An ISRO rocket carrying the Indo-French tropical weather satellite Megha-Tropiques and three other smaller satellites Wednesday blasted off from the first launch pad at the space port here.
It was a bright sunny morning as the Polar Satellite Launch Vehicle-C18 (PSLV-C18) standing 44 metres tall and weighing 230 tonnes soared towards the heavens, ferrying the four satellites together weighing 1,042.6 kg, around 11 a.m.
Indian Space Research Organisation (ISRO) scientists at the rocket's mission control room are watching the PSLV-C18's progress. The Sriharikota space port is around 80 km from Tamil Nadu's capital Chennai.
The PSLV rocket will cross the 50 satellite launch milestone since 1993 if the mission turns successful.
Heaviest amongst the PSLV-C18's luggage is the 1,000 kg Megha-Tropiques satellite -- a result of Indo-French collaboration -- designed to study the water cycle and energy exchanges in the tropics.
The satellite will provide scientific data on contribution of the water cycle to the tropical atmosphere with information on condensed water in clouds, water vapour in the atmosphere, precipitation and evaporation.
According to ISRO, Megha-Tropiques with its circular orbit inclined 20 degree to the equator will enable climate research and also aid scientists seeking to refine weather prediction models.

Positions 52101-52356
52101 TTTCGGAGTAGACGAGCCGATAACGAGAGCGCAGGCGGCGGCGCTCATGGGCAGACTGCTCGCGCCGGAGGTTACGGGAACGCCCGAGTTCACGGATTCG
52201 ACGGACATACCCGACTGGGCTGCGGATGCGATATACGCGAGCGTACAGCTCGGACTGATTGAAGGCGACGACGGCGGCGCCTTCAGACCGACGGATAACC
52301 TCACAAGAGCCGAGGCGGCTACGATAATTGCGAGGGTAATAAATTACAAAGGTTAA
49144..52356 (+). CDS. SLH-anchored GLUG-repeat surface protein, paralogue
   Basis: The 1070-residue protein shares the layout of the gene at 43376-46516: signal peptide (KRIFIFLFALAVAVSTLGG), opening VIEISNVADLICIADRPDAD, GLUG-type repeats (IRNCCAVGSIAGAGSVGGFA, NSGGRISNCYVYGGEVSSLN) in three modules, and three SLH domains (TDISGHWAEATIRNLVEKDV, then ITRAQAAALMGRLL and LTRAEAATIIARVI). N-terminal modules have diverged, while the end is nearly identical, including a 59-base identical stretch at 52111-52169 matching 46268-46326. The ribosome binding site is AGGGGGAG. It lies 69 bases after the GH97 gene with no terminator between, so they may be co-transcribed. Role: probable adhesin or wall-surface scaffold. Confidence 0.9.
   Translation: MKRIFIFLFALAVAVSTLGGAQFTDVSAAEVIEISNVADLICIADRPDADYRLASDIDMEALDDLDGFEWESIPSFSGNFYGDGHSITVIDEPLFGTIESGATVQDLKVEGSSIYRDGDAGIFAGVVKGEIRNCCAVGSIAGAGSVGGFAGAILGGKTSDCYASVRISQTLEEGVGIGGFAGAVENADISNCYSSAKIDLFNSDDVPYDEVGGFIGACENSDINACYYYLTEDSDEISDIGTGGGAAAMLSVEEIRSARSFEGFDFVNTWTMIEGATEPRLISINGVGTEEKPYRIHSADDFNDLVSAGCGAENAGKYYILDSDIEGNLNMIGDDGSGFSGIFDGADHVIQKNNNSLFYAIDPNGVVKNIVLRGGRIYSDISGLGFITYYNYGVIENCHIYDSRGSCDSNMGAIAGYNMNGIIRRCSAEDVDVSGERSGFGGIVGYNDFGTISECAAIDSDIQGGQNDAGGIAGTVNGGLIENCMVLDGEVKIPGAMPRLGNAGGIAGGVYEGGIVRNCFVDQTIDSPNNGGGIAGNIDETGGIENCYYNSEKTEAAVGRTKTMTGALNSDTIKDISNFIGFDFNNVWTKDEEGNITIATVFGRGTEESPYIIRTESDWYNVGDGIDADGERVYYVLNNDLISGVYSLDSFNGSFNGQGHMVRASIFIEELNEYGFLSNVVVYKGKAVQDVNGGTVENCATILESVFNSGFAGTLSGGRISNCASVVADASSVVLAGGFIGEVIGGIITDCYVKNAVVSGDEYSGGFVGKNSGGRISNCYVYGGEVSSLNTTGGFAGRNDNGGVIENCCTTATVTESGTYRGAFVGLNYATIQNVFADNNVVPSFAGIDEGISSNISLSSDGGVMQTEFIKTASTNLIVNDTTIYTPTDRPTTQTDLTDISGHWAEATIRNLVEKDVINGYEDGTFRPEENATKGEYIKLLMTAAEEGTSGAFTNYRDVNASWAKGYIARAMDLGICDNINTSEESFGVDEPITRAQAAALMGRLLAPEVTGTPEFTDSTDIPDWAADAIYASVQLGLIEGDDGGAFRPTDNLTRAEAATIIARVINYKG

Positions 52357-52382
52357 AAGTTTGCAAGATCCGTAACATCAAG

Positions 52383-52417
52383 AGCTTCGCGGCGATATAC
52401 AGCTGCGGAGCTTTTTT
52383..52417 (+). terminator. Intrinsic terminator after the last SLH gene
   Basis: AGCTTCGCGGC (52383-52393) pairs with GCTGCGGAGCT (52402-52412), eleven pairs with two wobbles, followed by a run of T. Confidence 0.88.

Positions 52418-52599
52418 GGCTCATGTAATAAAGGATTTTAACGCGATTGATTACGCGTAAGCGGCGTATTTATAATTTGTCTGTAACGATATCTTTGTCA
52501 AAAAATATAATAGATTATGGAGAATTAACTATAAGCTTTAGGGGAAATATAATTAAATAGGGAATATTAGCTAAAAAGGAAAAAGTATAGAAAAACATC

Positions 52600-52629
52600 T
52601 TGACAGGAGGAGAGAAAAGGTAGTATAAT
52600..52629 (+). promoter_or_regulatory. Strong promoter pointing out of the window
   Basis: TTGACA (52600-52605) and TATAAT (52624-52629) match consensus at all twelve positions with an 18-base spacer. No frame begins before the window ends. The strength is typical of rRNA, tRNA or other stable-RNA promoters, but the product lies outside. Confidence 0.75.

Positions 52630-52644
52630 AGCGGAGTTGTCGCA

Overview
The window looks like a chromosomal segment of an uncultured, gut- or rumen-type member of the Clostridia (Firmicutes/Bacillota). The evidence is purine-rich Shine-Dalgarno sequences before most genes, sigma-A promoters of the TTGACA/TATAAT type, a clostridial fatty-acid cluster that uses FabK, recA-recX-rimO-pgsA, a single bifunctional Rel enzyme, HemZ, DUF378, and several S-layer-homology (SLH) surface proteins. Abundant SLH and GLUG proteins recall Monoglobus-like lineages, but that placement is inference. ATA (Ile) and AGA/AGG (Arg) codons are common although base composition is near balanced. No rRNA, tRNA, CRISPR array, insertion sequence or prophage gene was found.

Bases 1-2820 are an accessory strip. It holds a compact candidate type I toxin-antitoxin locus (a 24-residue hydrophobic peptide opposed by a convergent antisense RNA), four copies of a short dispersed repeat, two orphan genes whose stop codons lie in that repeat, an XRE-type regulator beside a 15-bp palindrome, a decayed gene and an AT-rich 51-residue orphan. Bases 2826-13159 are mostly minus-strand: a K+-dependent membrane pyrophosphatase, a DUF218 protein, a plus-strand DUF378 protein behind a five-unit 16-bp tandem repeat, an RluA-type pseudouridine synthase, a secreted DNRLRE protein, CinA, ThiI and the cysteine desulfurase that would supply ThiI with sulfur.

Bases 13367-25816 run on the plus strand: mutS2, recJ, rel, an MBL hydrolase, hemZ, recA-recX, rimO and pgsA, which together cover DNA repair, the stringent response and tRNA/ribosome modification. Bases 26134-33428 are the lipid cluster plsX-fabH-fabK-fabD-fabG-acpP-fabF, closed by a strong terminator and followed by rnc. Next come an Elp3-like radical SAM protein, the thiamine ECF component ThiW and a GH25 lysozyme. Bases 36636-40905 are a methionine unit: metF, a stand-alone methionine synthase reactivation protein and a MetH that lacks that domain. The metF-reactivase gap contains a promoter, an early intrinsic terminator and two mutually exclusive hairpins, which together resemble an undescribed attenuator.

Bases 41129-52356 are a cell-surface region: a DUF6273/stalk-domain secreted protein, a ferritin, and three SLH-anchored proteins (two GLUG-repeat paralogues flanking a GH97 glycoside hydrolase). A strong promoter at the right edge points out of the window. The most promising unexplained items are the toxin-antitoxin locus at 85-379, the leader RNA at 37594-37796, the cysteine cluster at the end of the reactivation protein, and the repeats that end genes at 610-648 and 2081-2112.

India is the second nation in the world to launch such a space mission.
The Tropical Rainfall Measuring Mission (TRMM) -- a joint mission of NASA and the Japan Aerospace Exploration Agency (JAXA) designed to monitor and study tropical rainfall --was launched Nov 27, 1997.
The French space agency Centre National d' tudes Spatiales (CNES) has built three instruments of Megha-Tropiques: SAPHIR, SCARAB and GPS-ROS. The fourth, MADRAS, is a joint effort of ISRO and CNES.
The three smaller satellites carried by the PSLV-C18 are the 10.9 kg SRMSAT built by the students of SRM University near Chennai, the three kg remote sensing satellite Jugnu from the Indian Institute of Technology-Kanpur and the 28.7 kg VesselSat from LuxSpace of Luxembourg to locate ships on high seas.